Applying health care law and ethics in the workplace

Identify a contemporary legal issue within the health care industry or within a selected organization. Describe potential ethical issues associated with the law. Use the Organizational Ethics Decision-Making Process in Health Care media piece from your Studies in this unit (link attached) and analyze your issue using the eight steps. Provide a brief summary of your deliberation process and recommendations. Include a minimum of one resource from a peer reviewed journal to help support your recommendations.



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Workplace Law/Ethical Situation:

A new staff surgical technician in the operating room learns that the daughter of an employed orthopedic surgeon is married to the implants rep for the total joint replacement components which are now being used as the sole implant company under contract by the hospital.

This surgical tech employee had been coached by this top volume orthopedic surgeon during his their orientation for not paying attention during the surgical cases. The surgeon told the new employee he would speak to his supervisor if his work did not improve.  

Upon picking up on this surgeon/ rep / daughter relationship, the employee ‘dropped an anonymous dime’ to one of the board of trustees of the hospital to let them know of the improper relationship of a surgeon and a contract with goods sold to the hospital that benefited this surgeons family.

Using the Organizational Ethics Decision-Making Process:

Step One: Clarify the Ethical Conflict – The Ethical conflict being perceived was one of compliance in relation to a perceived conflict of interest with respect to granting a contract to a surgeons relative.

Step Two: Identify All of the Affected Stakeholders and Their Values:

  1.  The employee would like to stay employed, and senses if he can get this surgeon in trouble it may take the heat off of him. He knows something about compliance and this seems wrong to him that he is related to the rep.
  2. The surgeon would like to be perceived as adhering to regulatory rules around compliance.
  3. The implant rep is doing his job to sell products and does not want trouble for his father in law.
  4. The business manager who must exercise due diligence in exploring contracts in the best interest of the hospital and uphold the compliance rules.
  5. The board member who is acting on good faith there may be a compliance issue with the hospitals largest margin contributor (orthopedic surgeon)

Step Three: Understand the Circumstances Surrounding the Ethical Conflict –As stated above, the board member tipped off to a potential compliance issue and is compelled to investigate this allegation of potential impropriety with respect to a contract.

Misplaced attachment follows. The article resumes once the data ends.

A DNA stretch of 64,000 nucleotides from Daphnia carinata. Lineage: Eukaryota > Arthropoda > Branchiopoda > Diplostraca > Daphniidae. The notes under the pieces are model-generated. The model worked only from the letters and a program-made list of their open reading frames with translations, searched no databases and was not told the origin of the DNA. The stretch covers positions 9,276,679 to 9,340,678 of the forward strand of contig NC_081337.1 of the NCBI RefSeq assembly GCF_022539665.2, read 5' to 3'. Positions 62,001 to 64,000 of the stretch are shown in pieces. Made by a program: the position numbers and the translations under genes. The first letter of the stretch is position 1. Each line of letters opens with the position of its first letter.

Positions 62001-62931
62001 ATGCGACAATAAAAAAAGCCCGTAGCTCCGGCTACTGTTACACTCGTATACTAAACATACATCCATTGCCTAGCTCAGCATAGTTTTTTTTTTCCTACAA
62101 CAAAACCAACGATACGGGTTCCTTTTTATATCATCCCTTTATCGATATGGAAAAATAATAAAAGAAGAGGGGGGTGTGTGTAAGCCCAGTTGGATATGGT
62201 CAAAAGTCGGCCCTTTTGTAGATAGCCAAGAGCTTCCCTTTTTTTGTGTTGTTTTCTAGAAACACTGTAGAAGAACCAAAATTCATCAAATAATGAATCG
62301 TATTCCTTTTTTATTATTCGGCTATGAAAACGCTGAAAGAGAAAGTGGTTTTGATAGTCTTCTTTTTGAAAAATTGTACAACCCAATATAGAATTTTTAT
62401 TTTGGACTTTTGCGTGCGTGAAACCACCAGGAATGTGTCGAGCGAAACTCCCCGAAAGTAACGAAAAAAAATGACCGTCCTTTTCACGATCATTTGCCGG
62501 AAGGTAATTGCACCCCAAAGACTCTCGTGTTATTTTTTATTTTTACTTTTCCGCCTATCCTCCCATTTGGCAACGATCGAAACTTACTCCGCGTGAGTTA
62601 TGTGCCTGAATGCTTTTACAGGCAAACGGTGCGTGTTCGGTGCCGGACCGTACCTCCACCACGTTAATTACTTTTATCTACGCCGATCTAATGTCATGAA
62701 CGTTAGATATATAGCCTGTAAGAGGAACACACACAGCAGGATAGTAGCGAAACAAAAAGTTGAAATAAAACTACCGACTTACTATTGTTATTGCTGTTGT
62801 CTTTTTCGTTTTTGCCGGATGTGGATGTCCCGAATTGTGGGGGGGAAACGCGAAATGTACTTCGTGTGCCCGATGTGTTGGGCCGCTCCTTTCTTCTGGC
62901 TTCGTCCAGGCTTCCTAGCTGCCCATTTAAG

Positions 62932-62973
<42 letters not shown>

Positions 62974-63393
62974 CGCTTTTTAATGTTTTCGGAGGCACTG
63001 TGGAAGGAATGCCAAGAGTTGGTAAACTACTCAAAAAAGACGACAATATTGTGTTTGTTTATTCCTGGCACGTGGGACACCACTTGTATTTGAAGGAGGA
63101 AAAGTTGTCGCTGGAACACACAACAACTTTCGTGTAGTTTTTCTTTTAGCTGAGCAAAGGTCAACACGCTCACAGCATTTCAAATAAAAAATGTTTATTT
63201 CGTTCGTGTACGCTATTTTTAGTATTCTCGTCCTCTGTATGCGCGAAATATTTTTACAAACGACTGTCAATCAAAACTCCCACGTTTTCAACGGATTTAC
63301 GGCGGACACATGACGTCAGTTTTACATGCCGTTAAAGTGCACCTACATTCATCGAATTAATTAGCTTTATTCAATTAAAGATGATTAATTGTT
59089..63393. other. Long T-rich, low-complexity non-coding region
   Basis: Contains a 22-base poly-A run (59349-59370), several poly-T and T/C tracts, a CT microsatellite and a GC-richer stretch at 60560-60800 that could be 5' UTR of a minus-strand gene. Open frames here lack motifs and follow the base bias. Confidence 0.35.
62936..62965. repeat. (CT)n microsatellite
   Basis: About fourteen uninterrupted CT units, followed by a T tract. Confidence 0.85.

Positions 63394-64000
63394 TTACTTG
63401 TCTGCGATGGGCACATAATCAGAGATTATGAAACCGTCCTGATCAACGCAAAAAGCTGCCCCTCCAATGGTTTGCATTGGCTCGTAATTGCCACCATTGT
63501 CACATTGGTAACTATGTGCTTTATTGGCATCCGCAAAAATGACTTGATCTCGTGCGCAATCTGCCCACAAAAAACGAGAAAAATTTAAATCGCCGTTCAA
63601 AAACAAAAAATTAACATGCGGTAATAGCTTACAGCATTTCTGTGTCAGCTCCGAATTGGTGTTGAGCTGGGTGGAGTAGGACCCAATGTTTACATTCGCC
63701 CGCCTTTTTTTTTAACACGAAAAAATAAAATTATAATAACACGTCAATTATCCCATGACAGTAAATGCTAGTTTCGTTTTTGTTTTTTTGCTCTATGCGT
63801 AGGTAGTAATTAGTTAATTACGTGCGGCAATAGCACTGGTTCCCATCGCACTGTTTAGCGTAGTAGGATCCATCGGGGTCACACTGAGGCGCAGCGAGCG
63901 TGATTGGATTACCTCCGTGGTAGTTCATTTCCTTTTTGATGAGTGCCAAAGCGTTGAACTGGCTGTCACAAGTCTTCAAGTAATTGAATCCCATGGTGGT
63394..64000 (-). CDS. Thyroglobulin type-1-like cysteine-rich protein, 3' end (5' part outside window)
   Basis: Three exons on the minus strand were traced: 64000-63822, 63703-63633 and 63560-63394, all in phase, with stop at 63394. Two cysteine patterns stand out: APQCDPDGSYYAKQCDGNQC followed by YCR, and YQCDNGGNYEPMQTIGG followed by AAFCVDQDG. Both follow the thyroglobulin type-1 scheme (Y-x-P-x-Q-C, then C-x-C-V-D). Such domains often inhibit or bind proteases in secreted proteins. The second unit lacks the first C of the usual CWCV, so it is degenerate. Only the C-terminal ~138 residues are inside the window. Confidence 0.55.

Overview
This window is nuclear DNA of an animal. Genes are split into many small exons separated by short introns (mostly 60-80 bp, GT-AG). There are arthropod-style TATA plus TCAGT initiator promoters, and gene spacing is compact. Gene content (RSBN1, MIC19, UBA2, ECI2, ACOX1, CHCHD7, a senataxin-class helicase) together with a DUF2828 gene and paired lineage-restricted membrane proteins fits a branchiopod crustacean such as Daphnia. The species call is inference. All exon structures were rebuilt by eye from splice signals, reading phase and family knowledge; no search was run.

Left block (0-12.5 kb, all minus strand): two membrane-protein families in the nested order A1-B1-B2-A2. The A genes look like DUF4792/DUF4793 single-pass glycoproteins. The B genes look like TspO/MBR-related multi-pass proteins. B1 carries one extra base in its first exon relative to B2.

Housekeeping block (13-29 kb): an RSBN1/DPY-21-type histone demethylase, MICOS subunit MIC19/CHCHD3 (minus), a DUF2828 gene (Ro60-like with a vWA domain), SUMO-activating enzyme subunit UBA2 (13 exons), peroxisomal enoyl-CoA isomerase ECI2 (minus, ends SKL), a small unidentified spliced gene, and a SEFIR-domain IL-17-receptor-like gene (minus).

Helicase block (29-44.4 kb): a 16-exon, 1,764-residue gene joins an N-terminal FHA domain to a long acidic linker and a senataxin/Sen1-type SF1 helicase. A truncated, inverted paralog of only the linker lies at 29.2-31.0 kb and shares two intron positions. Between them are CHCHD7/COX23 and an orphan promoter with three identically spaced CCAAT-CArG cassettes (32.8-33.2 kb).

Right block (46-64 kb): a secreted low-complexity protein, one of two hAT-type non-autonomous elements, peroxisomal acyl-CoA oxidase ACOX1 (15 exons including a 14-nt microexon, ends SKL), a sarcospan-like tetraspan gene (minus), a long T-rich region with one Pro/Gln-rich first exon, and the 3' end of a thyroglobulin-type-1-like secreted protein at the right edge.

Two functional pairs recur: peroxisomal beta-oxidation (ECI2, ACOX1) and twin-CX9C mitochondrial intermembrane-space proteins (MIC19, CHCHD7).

Step Four: Identify the Ethical Perspectives Relevant to the Conflict- Any perception of favoritism towards a family member or awarding a contract at a higher rate to benefit a family member would have a negative impact for the hospital.

Step Five: Identify Different Options for Action- The board member could do nothing, he could call the surgeon and report this employee who is tattling on him, he could call the business or finance manager of the operating room and ask the question around compliance with this information.

Step Six: Select Among the Options – The board member calls the business manager of the operating room to ask if there is some compliance issue with the relationship of the surgeon and the rep and his contract with the hospital.

In this case the business manager is able to communicate to the board member the relevant history that this contract had gone out to bid prior to this particular rep taking this territory for a job. That the contracts went out without any disclosures to the surgeon as to the incoming bids. The bid was awarded by the finance/business office to company with the best price with best service contract, and that upon learning his son-in-law was taking a job with this company some year later, the surgeon and rep immediately disclosed to the compliance officer that there was contracted service and product / surgeon / relationship to a contract holder of the hospital.

Step Seven: Share and Implement the Decision – The Business Manager does not know who this anonymous tip came from, so they do a general informational announcement during staff meeting recounting the history and compliance of the situation to avoid further misperceptions. This must be done without any inference of a punative attitude for reporting of what a staff person percieves as a conflict of interest. 

Step Eight: Review the Decision to Ensure it Achieved the Desired Goal- Educate staff around compliance definitions and encourage open surveillance and go to manager if perceive any issues.




American College of Healthcare Executives’ Organizational Ethical Decision Making Process (ACHE, 2010)


Steinbrook, R., M.D. (2008). Disclosure of industry payments to physicians. The New England Journal of Medicine, 359(6), 559-61. doi:


United States Health and Human Services (HHS) Federal Register / Vol. 65, No. 194 (2000) Agency: Office of Inspector General (OIG) Compliance Program for Individual and Small Group Physician Practices

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